Stacked-stone retaining walls are both functional and attractive, naturally blending into the landscape with ease. If you want to build your retaining wall yourself as a DIY project, a dry-stack wall is your best option. These walls are made by simply stacking stones on top of one another and eliminating the complications that come with mortar and more advanced builds.
Video of the Day
Note, however, that despite their simplicity, there is still a correct way to build stone retaining walls. The process isn't difficult, but your wall could fail if you take shortcuts or do not build it properly. The same is true if you build your wall too high. Dry-stacking stones is a method that works well for short walls, but don't use this wall-building method for retaining walls that are taller than 3 feet.
Dry-stack retaining walls are highly customizable and an easy way to implement a sculpture-like structure in your garden or front yard. With a dry-stack wall, it's best to shop for the stones at a local quarry or landscaping store versus a big-box store, as you'll be able to find more variety and less cookie-cutter stones in uniform sizes.
Stone Retaining Wall Tips
Before you start the work, consider spreading out your stones so they are easier to see. This will make it easier to find stones in the shapes you need while fitting them together. Leave yourself walkways so you can easily reach the stones you want.
When pulling stones, place your emphasis on shape and choose as randomly as you can. Natural stones have color variations, and you want to make sure you don't clump stones of the same color all in one spot.
It is also important to give yourself plenty of time to work on your wall. The concept of a dry-stack stone retaining wall is simple, but moving stones and lifting them into place is tiring work. Consider recruiting a few friends or family members to make the work go quicker and to help you lift particularly heavy stones. Remember that it is OK if you don't finish your wall in one session—and that it may take some time to rearrange them to get the exact right look that you were envisioning.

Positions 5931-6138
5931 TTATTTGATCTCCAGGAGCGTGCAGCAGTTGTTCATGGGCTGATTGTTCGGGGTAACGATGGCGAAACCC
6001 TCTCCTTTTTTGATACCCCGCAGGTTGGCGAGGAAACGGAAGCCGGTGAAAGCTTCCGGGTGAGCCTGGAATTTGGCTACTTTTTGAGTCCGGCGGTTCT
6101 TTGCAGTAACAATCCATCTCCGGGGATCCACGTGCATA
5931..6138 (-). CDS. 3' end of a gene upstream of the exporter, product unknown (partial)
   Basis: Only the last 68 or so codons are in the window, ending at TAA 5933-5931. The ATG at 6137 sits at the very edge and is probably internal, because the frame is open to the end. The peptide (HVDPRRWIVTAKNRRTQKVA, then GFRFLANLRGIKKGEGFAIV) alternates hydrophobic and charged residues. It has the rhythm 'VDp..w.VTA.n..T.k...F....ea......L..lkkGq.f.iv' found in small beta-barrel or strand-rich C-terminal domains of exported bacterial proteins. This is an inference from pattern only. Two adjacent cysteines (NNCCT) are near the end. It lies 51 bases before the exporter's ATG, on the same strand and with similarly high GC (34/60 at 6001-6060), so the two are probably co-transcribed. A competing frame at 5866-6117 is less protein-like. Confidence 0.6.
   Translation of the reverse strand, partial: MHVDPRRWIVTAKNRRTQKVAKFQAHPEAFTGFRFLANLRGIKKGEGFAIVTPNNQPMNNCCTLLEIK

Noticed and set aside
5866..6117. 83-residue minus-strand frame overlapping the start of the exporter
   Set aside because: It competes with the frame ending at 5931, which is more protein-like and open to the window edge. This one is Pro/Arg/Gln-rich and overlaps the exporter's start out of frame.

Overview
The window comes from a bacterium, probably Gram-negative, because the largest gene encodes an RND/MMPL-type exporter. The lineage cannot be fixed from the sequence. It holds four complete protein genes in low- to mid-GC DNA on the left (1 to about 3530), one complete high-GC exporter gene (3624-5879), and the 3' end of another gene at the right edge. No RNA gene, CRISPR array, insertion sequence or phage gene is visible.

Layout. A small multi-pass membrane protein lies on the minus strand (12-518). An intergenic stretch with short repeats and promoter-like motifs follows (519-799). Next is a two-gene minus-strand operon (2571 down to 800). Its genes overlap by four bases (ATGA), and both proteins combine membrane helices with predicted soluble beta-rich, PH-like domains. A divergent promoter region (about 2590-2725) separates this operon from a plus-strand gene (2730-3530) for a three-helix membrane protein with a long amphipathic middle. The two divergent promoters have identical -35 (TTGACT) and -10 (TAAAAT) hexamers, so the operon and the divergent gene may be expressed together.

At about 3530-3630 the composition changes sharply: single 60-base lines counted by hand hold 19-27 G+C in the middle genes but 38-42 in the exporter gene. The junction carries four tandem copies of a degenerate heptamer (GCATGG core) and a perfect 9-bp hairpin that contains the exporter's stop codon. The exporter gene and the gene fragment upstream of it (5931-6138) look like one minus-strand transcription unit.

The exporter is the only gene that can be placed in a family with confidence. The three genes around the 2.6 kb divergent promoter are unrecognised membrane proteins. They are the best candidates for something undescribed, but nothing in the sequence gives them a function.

Things You'll Need
How to Build a Dry-Stack Stone Retaining Wall
Step 1: Prepare to Build Your Retaining Wall
Proper planning makes most DIY projects much easier, and building a stone retaining wall is no different. The key to building a dry-stack stone wall is to make sure you have enough material to complete the project. Stacking the stones may seem tricky at first, but eventually, you will find a rhythm. You don't want to break your stride because you ran out of stones. Additionally, you'll need to install a secure base to set the stones on. You will set the base of your retaining wall on a bed of gravel to ensure stability and proper drainage.
- Mark out where you want your wall by tying twine to wooden stakes. If you want your wall to curve or twist, use a garden hose or marking spray paint.
- Calculate how much stone you need. To do so, multiply your wall's height by its width by its length. This formula will tell you how many cubic feet of stone to order. According to Stone Plus, the wall's width should measure half its height, so a wall that stands 3 feet tall needs to be 1 1/2 feet wide.
- Calculate how much gravel you need. Your gravel bed should be a little wider than your retaining wall and 3 to 4 inches deep. Use the same calculations as you did for stone, multiplying your gravel's intended depth by the width and length of the foundation of your wall.
- Order your stone and gravel. The best way to purchase these items is to visit a local stone yard, quarry or landscaping store. Avoid big-box hardware stores when buying your stone. These places tend to sell wall-building systems that use highly manicured blocks that require adhesive rather than true stacking stones. Most quarries and stone yards will deliver, but plan your delivery carefully. The closer your stones are to your wall, the less lugging you will have to do.
Before you dig, call 811—the national before-you-dig hotline—to ensure you won't be running across and damaging any buried utility lines.
Step 2: Ensure Proper Drainage
Low retaining walls such as dry-stack stone walls generally drain well with just a bit of gravel and the right backfill. In areas with heavy soil where drainage is an issue, however, it is wise to add some extra drainage around your wall—with a trench and a drain pipe—since water pressure is a common failure point for retaining walls.